Piadina Romagnola

Since Tifosi won’t be attending F1’s Italian Grand Prix at Imola, we’ll settle for imagining a picnic at the track, with a lunch of Piadina Romagnola and a refreshing bottle of Lambrusco while watching the race from our living room floor instead. (Jump to recipe).

Piadina, or Piada is a rustic flatbread with a long history in Emilia-Romagna.  A staple of the region’s farming communities, it’s an easy quickbread made at home from flour, salt and water, and enriched with lard. Farmers would cook piadina on terracotta slabs over hot coals1 and fill them with garden herbs, sauteed greens, and/ or local cured meats and cheeses drizzled with sapa.2,3

The earliest and most basic recipe we tested came from La Cucina, the Regional Cooking of Italy, a collection of traditional Italian recipes compiled by the Accademia Italiana della Cucina in the 1950’s.  This recipe contained no leavening agent, relying instead on a high ratio of fat for tenderness. It made a rich, dense and sturdy piadina, even when rolled very thin, that had to be eaten fresh and hot.  Italian “00” flour produced the best result, which was tender and chewy, but AP flour made them tough, and gluten free flour made them grainy and rubbery.  

Now that piadina are served in cafés and kiosks all over Italy4, I can see why modern recipes contain less fat and some form of chemical leavening. Some recipes call for a pinch of baking soda, producing a firm yet flaky piadina, but more recent recipes commonly include baking powder. These tested extremely well using all-purpose flour, making a soft fluffy piadina with a texture and flavor somewhere between Mexican flour tortillas and yeasted Middle Eastern flatbreads.  I also found baking powder helped stabilize the piadina, keeping it fresh and delicious even after sitting at room temperature for several hours.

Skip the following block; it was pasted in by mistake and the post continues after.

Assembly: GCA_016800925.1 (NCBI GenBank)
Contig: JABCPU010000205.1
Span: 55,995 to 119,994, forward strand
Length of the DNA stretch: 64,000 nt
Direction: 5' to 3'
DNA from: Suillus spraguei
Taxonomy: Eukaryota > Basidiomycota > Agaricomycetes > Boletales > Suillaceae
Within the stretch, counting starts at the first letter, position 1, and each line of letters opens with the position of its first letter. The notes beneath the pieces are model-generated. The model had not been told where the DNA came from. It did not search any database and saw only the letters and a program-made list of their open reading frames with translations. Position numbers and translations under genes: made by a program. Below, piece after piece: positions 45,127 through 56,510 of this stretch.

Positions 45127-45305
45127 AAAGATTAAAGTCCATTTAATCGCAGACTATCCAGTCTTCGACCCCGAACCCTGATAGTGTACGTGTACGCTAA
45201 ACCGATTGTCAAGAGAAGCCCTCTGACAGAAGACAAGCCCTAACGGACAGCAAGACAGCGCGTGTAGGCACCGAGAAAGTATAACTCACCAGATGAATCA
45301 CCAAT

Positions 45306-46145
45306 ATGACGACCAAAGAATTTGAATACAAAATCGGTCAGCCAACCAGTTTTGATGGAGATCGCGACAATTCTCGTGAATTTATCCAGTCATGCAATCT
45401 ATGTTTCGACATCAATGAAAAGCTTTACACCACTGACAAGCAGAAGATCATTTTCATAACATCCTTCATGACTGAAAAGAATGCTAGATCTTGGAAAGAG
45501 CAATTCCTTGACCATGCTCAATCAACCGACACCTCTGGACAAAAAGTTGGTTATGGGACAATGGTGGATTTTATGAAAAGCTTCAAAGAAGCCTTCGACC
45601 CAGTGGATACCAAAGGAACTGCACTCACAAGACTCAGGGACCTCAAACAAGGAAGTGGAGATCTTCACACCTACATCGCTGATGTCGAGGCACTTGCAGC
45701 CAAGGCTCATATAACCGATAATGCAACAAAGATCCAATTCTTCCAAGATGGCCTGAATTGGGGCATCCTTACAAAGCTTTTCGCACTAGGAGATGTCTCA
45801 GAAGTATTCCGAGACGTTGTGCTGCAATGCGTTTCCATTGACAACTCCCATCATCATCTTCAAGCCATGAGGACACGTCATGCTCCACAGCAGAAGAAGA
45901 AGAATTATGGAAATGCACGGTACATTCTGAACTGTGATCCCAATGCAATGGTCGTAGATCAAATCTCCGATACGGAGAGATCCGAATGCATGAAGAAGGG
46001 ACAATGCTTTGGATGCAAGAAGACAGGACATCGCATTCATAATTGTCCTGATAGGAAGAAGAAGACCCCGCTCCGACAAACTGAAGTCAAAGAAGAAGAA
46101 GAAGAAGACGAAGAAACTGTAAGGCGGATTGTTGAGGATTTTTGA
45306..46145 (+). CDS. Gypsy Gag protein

So, four pounds of flour and a half pound of duck fat later, we arrived at a recipe suitable for our imaginary picnic lunch.  Lard is traditional but I always have duck fat in my freezer and it works just as well.  You could also substitute beef tallow, shortening, coconut oil, or olive oil.  I also replace a portion of water with milk for both flavor and browning, and finally, I use baking powder because we want our piadina to taste just as good out of the picnic basket as they did fresh off the griddle.

Piadina Romagnola

A quick and easy flatbread great for Sunday brunch, antipasti, or brown bagging your lunch.

Yield: (6) 8″ rounds

Active Time: 30 minutes

Total: 60 minutes

2 1/4 cups (315 g) all purpose flour
1 tsp. (3 g) kosher salt
1 1/2 tsp. baking powder
1 1/2 oz. (45 g) lard or other rendered fat
1/2 cup (120 ml) milk
1/2 cup (120 ml) hot water

  1. In a large bowl or work surface, mix the flour, salt, and baking powder.  Make a well in the center of the ingredients and sprinkle the fat or oil in the center.  
  2. In a measuring cup or small bowl, combine the milk and hot water.  Pour half the warm milk mixture into the well, melting the fat.
  3. Gather the flour into the liquid, mixing and adding just enough of the remaining liquid to bring all the ingredients together.  
  4. Knead briefly until the dough is soft and smooth.  Cover or wrap the dough and let it rest for at least 30 minutes.  
  5. Divide the dough into 6 equal pieces and roll them into flatbread discs 8” diameter and 1/16” thick.  
  6. Heat a cast iron griddle to medium-high heat.  The griddle should be just hot enough so the flatbread cook quickly without burning, but not too cool or they will dry out.
  7. Place a flatbread on the griddle and cook for about 10 seconds until it begins to brown on the bottom and bubble on the top, prick the flatbread all over the top with a fork bursting any bubbles, and flip the flatbread over.  
  8. Cook until just lightly scorched on both sides and steaming hot in the middle, but still tender.  These piadina are best served fresh, but can be kept loosely wrapped in a tea towel for several hours.  


1Marcella Hazan, Essentials of Classic Italian Cooking (Alfred A. Knopf, Inc, 1992), p. 1529

2Bolis Edizioni – Azzano San Paolo, La Cucina, The Regional Cooking of Italy (Rizzoli Publications, 2009), p. 57

3Sapa is a sweet reduction of grape must, also called sabavin cotto, or mosto cotto.https://www.finecooking.com/ingredient/saba


Sam Tanenhaus, “Emilia-Romagna,” from Savoring Italy (HarperCollins Publishers, Inc. 1992), p. 128

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